Shape, Vibration of a Smell is Detected by the Nose
A new study of the sense of smell lends support to a controversial theory of olfaction: our noses can distinguish both the shape and the vibrational characteristics of odorant molecules.
The study, in the journal Physical Chemistry Chemical Physics, demonstrates the feasibility of the theory – first proposed decades ago – that the vibration of an odorant molecule’s chemical bonds – the wagging, stretching and rocking of the links between atoms – contributes to our ability to distinguish one smelly thing from another.
Read more: http://www.laboratoryequipment.com/videos/2012/09/shape-vibration-smell-detected-nose
I just watched a TED talk on this and its applications in perfume and chemistry a few days ago. It’s really cool to think our noses are basically spectrometers.
Salar de Uyuni
It’s the world’s largest salt flat at 10,582 square kilometers, it is located in Bolivia.
The Salar contains large amounts of sodium, potassium, lithium and magnesium (all in the chloride forms of NaCl, KCl, LiCl and MgCl2, respectively), as well as borax.
With estimated 9,000,000 tonnes (8,900,000 long tons; 9,900,000 short tons), Bolivia holds about 43% of the world’s lithium reserves.
Eerie, glowing waves appear in Maldives
Don’t get creeped out if you’re surrounded by unearthly glowing spots during a midnight swim. Scientists say it’s a completely natural biological (albeit eerie) phenomenon. In recently released photos from the Maldives on the National Geographic’s website, the shoreline surf is dotted with tiny pinpricks of light, seeming to reflect the constellations above. This “bioluminescence” is simply blue light from phytoplankton, microscopic sea creatures that secrete illuminating chemicals as a survival mechanism. Tweeps are calling the marine spectacle “amazing” and “awesome” — though we’d like to know how many would actually dive in for a romp with the light-emitting organisms.
(Image: Courtesy of U.S. Department of Energy)
Can Fast Reactors Speedily Solve Plutonium Problems?
Plutonium, the element from hell. Plutonium is used in nuclear weapons, wherein lies the problem. The U.K. no longer needs to make any more nuclear weapons, and hence no longer needs it’s almost 100 tons of plutonium.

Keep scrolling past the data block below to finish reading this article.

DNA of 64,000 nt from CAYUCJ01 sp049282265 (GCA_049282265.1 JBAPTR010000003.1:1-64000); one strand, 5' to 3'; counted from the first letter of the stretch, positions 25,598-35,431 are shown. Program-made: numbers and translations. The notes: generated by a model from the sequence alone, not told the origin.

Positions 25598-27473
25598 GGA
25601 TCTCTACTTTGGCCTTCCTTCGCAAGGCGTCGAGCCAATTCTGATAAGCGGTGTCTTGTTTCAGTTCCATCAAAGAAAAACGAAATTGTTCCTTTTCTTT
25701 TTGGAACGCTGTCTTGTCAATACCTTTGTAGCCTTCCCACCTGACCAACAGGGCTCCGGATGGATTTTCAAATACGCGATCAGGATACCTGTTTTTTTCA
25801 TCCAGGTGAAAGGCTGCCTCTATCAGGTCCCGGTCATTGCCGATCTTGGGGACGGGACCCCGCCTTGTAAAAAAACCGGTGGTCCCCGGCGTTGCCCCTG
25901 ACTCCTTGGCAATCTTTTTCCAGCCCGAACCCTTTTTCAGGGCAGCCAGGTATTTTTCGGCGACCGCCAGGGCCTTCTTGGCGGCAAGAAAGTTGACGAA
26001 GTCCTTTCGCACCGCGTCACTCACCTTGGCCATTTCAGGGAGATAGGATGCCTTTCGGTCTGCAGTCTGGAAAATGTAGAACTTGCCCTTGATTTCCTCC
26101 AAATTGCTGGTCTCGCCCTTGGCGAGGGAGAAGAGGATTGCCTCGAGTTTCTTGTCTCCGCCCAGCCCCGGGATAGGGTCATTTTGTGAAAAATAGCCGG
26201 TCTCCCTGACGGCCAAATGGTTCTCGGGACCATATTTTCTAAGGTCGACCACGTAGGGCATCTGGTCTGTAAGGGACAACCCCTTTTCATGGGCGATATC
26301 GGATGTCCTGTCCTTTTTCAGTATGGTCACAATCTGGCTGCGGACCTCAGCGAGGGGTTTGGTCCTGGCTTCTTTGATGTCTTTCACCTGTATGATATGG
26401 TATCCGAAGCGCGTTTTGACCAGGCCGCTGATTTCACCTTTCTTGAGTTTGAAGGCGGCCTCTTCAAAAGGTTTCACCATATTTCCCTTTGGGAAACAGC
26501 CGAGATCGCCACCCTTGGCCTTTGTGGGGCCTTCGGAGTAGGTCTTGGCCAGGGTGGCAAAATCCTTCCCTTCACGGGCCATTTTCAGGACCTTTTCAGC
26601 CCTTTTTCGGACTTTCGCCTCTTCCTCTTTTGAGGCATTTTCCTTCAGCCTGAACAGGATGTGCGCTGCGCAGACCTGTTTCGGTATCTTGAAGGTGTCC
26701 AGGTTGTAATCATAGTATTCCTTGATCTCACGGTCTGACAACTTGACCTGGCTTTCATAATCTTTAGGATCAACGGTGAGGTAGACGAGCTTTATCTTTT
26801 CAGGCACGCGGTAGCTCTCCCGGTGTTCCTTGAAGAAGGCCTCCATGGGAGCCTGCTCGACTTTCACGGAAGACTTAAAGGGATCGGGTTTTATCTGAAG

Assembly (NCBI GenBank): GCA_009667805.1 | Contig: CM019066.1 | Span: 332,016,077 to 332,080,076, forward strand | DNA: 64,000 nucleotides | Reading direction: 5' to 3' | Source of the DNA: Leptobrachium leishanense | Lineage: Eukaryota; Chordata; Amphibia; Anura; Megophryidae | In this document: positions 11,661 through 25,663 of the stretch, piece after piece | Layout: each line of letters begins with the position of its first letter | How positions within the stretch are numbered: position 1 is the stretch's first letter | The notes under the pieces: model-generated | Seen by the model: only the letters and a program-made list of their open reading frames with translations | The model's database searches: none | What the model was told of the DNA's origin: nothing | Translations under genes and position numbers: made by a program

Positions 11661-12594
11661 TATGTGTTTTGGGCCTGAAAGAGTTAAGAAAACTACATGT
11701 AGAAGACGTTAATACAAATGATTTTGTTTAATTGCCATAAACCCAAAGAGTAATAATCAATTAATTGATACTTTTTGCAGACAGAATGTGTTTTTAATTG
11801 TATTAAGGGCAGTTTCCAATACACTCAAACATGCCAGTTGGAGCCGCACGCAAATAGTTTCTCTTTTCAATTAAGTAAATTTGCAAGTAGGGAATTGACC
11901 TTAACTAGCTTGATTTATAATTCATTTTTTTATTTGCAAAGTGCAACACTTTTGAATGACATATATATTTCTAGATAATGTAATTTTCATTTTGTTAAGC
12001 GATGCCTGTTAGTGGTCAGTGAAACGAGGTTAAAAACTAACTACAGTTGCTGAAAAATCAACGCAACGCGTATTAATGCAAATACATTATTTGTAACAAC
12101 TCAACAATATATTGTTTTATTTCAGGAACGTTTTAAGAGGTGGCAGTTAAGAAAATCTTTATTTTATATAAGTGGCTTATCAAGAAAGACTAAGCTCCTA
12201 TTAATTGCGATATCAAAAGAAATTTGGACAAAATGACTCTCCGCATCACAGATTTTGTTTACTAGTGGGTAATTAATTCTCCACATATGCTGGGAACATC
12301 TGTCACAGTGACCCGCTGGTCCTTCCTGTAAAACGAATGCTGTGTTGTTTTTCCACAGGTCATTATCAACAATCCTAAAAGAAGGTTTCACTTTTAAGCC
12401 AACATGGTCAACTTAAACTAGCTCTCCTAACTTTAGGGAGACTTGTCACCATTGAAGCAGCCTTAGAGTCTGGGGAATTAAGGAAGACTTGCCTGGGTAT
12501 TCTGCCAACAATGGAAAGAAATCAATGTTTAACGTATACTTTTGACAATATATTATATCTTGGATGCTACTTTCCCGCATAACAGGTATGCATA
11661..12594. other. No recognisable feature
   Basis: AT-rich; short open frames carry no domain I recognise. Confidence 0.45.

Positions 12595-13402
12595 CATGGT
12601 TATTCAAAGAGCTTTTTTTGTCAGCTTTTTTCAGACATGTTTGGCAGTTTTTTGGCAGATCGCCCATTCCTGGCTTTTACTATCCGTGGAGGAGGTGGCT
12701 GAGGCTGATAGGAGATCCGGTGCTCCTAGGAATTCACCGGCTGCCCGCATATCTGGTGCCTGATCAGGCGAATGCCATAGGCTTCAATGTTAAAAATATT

So, what to do with it, apart from spend billions of British pounds to make sure no one steals it to make nuclear weapons? They turn it into something safer. Not through alchemy, sadly, but rather nuclear fission.
The reactor that has been developed to deal with plutonium is called a fast nuclear reactor. It’s name is derived from the fact that the neutrons that whiz around the reactor faster than normal.
The U.K is hardly the only country trying to deal with large amounts of plutonium, with the US storing nearly 70,000 tons of the very radioactive material.
So here’s the deal. Three astronomers, Saul Perlmutter, Brian P. Schmidt, and Adam G. Riess won the Nobel Prize for physics this week. Why is this interesting? Becuase of what they discovered. With the help of a type 1a supernova (a type of exploding star) theydiscovered that the expansion of the universe is actually speeding up, due to an antigravitatonal force called “dark energy.” Although they don’t know exactly what dark energy is, they do know that it’s pushing galaxies apart. An article in the New York Times states that “If the universe continues accelerating, astronomers say, rather than coasting gently into the night, distant galaxies will eventually be moving apart so quickly that they cannot communicate with one another and all the energy will be sucked out of the universe.” Poor Einstein, they believe that there are a bunch of different universes with different properties (obviously we live in one that is habitable). Pretty cool, eh?